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DSP rises to PON challenge

Posted: 11 Feb 2008 ?? ?Print Version ?Bookmark and Share

Keywords:PON? DSP? optical communications?

Next-generation optical communications, including Passive Optical Networks (PONs), will implement mature DSP techniques to provide cost-effective voice, data and video to the home via fiber, according communications experts.

"The speeds of DSP technologies have finally caught up with those of optical communications, where we can take advantage of them to provide the needed performance," said Naresh Shanbhag, research professor in the Coordinated Science Laboratory, University of Illinois at Urbana-Champaign. "Silicon technologies, with its fine-line CMOS, significantly extended the boundaries of digital signal processing versus analog, and what was impractical a few years ago is now aiming for production in optical systems."

Shanbhag moderated a panel at last week's International Solid State Circuits Conference that discussed the challenges of implementing PONs, which enable "first-mile customer access that is fast, flexible and cost-effective."

DSP advantages
"DSP-based CMOS solutions have emerged to address modal dispersion, offering advantages of predictability, scalability and SoC integration," said Norman Swenson, chief technology officer and co-founder of ClariPhy Communications, a fabless communications IC vendor.

The IEEE 10GBASE-LRM standard, recently adopted for 10GbE, requires electronic dispersion compensation (EDC) to combat modal dispersion on multimode fiber. 10G telecom links are increasingly relying on EDC to mitigate the effects of polarization mode dispersion and chromatic dispersion. The conventional method of implementing EDC is an analog tapped delay line or an analog implementation of a decision feedback equalizer. Swenson said that DSP's contribution to limiting EDC is now feasible. John Sitch, senior manager at Nortel, agreed: "Silicon technology has now progressed to the point where it's possible to perform comprehensive signal processing on signals at 40Gbit/s or even 100Gbit/s."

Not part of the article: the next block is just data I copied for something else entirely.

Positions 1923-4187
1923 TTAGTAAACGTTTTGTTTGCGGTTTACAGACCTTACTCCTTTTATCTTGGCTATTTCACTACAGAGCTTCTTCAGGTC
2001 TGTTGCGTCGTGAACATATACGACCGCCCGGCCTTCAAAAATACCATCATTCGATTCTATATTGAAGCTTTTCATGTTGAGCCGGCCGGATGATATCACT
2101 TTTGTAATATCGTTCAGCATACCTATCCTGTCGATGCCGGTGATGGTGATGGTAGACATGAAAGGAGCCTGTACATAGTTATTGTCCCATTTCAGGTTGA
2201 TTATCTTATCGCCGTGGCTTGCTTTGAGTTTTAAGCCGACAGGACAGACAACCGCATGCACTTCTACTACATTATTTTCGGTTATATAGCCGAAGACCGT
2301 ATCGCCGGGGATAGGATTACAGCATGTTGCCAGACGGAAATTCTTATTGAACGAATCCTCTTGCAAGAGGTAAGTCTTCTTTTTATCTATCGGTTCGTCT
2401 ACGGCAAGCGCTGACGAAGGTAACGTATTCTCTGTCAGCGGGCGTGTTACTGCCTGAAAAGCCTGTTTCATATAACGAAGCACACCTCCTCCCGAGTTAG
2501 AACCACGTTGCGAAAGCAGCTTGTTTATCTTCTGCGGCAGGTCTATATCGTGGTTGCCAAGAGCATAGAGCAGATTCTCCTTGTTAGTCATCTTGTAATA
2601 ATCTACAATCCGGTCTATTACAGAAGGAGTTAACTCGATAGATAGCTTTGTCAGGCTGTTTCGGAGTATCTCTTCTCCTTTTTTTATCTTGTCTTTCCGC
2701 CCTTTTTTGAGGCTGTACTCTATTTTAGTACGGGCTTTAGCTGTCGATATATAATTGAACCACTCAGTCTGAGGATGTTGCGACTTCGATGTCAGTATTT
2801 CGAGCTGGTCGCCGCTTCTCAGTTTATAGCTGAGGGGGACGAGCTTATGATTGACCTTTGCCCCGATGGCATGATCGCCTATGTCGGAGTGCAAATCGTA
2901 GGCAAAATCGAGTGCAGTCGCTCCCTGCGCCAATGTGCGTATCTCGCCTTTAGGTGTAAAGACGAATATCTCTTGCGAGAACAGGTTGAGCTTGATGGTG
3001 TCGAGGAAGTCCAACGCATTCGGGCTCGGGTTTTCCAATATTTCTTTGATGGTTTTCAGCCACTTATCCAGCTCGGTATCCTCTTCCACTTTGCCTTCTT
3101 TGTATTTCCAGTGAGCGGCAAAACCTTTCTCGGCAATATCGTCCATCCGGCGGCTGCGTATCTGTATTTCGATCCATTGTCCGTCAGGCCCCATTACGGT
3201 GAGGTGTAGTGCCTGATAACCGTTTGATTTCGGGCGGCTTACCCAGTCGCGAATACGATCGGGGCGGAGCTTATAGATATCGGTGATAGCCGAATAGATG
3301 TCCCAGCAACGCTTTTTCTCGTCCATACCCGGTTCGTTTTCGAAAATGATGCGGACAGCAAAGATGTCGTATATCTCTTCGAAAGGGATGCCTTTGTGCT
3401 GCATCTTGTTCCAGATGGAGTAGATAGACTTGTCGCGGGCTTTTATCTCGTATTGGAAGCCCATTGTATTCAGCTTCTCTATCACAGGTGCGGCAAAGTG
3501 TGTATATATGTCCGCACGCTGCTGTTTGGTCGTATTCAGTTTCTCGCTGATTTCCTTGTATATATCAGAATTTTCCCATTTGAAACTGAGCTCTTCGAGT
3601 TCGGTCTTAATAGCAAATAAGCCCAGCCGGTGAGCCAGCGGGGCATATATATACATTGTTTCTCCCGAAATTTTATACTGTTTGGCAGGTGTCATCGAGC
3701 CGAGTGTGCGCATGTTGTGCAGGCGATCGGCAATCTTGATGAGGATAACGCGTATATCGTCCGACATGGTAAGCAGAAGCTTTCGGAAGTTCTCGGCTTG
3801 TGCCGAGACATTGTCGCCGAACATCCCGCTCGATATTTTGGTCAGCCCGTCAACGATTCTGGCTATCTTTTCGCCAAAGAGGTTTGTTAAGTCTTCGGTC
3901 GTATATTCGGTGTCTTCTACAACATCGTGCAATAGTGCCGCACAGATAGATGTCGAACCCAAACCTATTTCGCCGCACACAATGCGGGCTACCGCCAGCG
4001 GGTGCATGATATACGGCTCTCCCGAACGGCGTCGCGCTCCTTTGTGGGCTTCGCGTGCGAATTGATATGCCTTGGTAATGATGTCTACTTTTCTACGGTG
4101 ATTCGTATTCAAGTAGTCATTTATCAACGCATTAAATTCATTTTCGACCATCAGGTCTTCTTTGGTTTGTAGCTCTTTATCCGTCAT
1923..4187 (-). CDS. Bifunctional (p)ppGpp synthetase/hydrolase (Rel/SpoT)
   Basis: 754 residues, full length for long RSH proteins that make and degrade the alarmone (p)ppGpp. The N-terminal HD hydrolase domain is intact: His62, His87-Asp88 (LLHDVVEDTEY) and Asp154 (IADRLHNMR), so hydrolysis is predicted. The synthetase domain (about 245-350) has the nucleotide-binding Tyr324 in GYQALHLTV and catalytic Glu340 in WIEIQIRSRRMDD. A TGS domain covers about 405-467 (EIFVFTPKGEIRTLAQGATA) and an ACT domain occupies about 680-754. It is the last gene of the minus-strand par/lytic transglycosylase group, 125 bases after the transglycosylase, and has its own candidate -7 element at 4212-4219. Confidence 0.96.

Sitch said that the possibility can be turned into reality because it's cost-effective to replace expensive optics with electronic signal processing. "Electronic technology leads to more operational flexibility, for it's easier to make the equipment self-adapting."

Andrew Singer, research professor at the Computer and Systems Research Laboratory, University of Illinois, Urbana, said that the design of EDC receivers has been enabled by the relentless progress in integration of complex signal processing architecture and circuitry at optical line rates: "The industry is looking forward to 40Gbit/s and 100Gbit/s systems, where it is expected that new photonic materials together with advanced modulation and coding techniques, signal processing and mixed-signal circuits will all be leveraged."

- Nicolas Mokhoff
EE Times

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